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LBJ Pledges Support to Vietnam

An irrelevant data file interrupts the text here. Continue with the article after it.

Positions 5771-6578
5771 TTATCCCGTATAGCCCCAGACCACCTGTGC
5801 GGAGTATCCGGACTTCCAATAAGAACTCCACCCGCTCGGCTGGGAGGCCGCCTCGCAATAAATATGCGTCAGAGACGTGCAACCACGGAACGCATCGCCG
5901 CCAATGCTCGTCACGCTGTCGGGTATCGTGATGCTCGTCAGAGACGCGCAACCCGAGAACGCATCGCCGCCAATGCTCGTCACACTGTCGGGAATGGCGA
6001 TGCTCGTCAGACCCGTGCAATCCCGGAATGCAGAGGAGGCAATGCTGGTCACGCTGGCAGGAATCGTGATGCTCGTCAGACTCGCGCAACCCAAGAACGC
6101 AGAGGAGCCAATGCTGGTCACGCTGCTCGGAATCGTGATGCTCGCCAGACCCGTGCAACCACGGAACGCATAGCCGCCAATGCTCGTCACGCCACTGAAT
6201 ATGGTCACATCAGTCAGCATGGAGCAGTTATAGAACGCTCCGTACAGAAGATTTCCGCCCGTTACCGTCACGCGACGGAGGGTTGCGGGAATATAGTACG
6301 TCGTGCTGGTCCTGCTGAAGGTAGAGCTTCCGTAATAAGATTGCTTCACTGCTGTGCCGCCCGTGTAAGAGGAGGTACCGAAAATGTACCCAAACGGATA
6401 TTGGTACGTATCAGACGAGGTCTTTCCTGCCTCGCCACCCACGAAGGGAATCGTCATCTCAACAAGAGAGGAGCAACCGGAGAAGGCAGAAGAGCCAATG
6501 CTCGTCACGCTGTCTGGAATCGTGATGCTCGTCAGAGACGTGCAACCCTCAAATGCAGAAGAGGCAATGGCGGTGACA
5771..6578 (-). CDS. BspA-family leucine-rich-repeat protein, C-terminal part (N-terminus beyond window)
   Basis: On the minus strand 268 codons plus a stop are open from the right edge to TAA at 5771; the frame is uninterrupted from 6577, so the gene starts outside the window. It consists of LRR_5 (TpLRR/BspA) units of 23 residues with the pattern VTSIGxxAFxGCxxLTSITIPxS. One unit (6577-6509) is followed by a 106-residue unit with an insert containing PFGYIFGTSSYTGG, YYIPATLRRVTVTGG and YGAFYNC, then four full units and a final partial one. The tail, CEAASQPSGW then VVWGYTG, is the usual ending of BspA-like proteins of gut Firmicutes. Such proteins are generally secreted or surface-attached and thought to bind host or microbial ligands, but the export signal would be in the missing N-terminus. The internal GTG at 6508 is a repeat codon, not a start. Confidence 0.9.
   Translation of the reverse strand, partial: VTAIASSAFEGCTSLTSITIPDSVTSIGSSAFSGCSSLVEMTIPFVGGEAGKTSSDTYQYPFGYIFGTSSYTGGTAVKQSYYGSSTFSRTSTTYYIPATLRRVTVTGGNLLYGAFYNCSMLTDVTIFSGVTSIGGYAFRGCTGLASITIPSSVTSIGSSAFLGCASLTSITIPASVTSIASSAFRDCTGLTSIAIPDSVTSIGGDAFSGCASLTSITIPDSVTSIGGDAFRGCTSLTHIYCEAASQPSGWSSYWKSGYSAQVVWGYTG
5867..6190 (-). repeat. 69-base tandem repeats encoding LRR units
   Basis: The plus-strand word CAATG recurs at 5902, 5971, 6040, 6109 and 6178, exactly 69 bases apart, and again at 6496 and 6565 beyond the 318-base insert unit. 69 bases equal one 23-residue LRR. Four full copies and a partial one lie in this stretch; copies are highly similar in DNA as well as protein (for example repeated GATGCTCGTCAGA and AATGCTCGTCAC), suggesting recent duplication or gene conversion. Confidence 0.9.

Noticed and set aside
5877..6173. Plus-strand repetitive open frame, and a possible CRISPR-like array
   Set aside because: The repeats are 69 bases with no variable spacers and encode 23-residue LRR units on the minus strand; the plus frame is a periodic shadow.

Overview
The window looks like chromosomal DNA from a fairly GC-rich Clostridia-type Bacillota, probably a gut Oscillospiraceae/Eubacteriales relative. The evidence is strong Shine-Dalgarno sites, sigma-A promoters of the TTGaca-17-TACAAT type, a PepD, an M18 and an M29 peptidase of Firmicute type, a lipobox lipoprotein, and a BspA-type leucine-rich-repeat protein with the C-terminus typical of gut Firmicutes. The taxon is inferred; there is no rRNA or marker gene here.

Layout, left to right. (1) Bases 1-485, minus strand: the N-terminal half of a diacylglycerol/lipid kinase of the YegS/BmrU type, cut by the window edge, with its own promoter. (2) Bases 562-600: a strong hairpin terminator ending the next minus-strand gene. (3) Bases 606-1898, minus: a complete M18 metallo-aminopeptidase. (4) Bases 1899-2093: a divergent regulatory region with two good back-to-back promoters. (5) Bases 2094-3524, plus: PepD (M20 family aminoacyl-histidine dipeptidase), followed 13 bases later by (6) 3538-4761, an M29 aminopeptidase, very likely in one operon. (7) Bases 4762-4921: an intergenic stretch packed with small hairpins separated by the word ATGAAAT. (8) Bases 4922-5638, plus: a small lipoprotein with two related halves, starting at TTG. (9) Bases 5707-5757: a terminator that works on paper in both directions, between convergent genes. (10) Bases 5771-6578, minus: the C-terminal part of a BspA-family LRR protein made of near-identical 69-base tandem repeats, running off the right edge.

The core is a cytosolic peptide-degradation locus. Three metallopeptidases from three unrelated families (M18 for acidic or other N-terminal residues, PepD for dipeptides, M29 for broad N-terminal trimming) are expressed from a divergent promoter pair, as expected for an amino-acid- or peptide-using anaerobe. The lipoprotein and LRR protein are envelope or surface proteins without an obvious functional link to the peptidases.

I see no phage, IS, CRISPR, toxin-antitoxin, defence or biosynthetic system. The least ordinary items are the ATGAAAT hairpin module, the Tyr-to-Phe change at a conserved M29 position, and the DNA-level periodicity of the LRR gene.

Jan. 1, 1964 - President Johnson bolstered the internal position of South Vietnam’s ruling military junta today with a renewed pledge of support for helping the Government achieve victory over the Communist Viet Cong guerrillas. “The United States will continue to furnish you and your people with the fullest measure of support in this bitter fight,” Mr. Johnson wrote to Maj. Gen. Duong Van Minh, chairman of the country’s Military Revolutionary Council. “We shall maintain in Vietnam American personnel and material as needed to assist you in achieving victory.” By implication, the message erased the previous date for withdrawing the bulk of U.S. forces from Vietnam by the end of 1965. Because of the critical turn of the war in recent months, U.S. officials no longer consider such a date as realistic. The date was set in a White House statement Oct. 3. But in a recent visit, Defense Secretary Robert McNamara told the junta leaders that the U.S. was prepared to help in Vietnam’s crucial struggle as long as aid was needed and wanted. However, Mr. Johnson’s message, made public by the Government-controlled Vietnam press, was the first public statement to imply that the 1965 date was being discarded. There are about 15,500 U.S. “advisers” in South Vietnam. Although some U.S. officials feel that certain support and headquarters elements should be reduced, most are convinced that field advisers, who actually march and fight along with Vietnamese troops, will be needed for months and possibly years.


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